"The crew kept control of the people through physical actions. There was hitting with sticks and pushing and threatening to keep us in line; some people were even whipped. But the people were more afraid of staying in Somalia than the physical abuse, so they did not retaliate.

"We spent 28 days at sea and when we were finally put ashore I thought the captain of the ship had brought us back to Somalia, because the coastline of where we were looked similar to that of my own country.

"However, once we were on land people we met told us we were not in Somalia but near Maputo in Mozambique . There were no officials at the time because the country was just recovering from its own war, so it was okay to enter the country.

"I decided that the best place for me to go would be South Africa , once I knew where I was. We were lucky, because although I did not know the way to South Africa , bystanders were willing to tell me how to get there for a small price.

"I walked from Maputo to the border with South Africa , and myself and a few of the people from the boat journey just crossed over into Mpumalanga [Province] near Nelspruit [town in Mpumalanga ] without any problems – there was no checkpoint.

"Once in South Africa I found out that I had a Somali relative who was a teacher in KwaZulu-Natal [Province]. He took pity on me and helped me. He even organized for me to go to college in Durban [a port city in KwaZulu-Natal ]. I also started to work as a waiter, and began selling shoes to pay for my living expenses and get experience in business.

"After college I went to university, which I funded with odd jobs and by writing letters to NGOs [non-governmental organizations], asking for sponsorship to help me pay my basic rent while I studied.  

"I also had a job with Pick 'n Pay supermarket [a national chain store] and it was here that I got the idea to own a supermarket. I came to the Western Cape [Province] because I heard some other Somali people were living there. I opened a small shop and I have been building up my grocery business in Khayalitsha ever since.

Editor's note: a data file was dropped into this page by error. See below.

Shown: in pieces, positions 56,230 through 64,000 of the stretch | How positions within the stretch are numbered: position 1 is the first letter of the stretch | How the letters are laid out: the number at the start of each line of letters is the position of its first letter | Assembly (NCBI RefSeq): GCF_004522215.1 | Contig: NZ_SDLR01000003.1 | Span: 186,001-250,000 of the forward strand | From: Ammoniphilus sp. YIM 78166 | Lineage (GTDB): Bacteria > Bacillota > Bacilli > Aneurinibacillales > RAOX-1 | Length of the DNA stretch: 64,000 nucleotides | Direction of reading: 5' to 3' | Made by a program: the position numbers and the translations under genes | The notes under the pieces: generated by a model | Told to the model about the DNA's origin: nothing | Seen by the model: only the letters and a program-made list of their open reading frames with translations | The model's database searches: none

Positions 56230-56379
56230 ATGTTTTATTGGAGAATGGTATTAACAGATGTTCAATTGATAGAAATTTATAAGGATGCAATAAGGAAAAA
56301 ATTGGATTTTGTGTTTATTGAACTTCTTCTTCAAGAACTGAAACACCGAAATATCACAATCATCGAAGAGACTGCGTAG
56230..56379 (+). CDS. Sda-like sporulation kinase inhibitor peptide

"Last May [2008], during the xenophobic attacks, people from the township [Khayalitsha] came to my shop and destroyed everything and took all my stock from the shelves.

"The goods were worth a lot of money and for a time I thought I was finished, but I have managed to reopen because I have a good relationship with my suppliers. But I am very worried for the future because this could easily happen again.

"I bought a house in Bellville [a suburb in northern Cape Town ] a few years ago, where many Somalis stay, so I was fortunate in that way during the xenophobic attacks. Most of the Somalis who lived in the townships came to Bellville when the trouble started, to seek help.

"I will never live in a township in South Africa again because of what has happened here. I have a wife and three kids, and I will never put them at risk. My situation is not good, but there is nothing I can do – I cannot go back to Somalia .

Source: IRIN